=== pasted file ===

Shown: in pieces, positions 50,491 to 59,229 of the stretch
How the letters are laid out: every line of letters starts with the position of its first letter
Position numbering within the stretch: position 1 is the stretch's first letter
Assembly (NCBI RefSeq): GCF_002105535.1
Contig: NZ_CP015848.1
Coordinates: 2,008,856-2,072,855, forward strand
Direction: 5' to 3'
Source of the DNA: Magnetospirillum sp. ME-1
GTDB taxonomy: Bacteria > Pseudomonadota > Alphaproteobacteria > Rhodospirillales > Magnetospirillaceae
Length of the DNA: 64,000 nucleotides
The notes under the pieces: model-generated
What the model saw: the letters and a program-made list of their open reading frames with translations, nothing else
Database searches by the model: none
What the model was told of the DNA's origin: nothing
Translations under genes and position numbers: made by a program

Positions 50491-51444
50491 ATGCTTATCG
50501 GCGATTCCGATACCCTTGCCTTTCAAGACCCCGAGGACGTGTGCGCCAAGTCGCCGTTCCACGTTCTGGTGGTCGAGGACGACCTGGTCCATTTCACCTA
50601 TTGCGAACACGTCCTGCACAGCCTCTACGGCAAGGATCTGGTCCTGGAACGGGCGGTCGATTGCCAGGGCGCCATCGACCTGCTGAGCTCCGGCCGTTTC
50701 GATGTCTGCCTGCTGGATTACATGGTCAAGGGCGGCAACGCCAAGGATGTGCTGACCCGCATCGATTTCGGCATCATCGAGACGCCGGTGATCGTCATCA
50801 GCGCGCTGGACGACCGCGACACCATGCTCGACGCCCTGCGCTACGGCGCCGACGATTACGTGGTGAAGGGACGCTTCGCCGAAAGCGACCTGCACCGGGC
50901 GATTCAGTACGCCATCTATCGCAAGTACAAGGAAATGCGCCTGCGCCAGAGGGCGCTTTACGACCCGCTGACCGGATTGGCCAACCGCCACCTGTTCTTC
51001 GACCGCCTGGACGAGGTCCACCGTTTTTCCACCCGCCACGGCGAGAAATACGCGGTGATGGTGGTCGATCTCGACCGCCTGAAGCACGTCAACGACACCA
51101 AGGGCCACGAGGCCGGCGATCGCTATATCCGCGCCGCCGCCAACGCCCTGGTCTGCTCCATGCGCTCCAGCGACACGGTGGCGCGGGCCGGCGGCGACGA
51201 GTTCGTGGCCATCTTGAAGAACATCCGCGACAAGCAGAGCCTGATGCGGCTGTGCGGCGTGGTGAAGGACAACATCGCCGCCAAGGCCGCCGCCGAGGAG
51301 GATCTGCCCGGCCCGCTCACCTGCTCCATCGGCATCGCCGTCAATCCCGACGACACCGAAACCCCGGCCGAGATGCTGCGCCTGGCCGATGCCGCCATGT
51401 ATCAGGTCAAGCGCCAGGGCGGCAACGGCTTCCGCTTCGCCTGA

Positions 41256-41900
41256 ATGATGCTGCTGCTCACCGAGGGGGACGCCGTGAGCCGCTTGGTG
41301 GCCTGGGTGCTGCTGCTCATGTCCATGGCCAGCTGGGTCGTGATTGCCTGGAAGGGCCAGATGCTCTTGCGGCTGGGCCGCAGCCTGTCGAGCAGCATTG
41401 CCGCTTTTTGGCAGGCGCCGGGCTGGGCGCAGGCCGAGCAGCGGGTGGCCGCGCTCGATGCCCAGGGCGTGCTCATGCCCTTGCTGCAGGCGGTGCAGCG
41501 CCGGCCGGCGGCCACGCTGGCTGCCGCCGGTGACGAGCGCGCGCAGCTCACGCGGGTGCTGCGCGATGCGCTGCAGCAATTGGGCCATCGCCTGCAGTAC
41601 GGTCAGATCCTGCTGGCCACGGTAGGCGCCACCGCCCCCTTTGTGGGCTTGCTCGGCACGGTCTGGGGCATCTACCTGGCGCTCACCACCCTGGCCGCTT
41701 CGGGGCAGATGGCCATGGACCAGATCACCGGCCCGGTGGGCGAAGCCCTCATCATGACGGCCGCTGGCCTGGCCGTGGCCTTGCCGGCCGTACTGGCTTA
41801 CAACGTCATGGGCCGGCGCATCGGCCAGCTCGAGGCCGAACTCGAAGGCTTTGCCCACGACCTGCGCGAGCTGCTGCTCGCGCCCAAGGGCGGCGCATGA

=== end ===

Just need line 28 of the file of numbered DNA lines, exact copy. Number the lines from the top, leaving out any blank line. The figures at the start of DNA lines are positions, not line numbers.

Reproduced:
Positions 41256-41900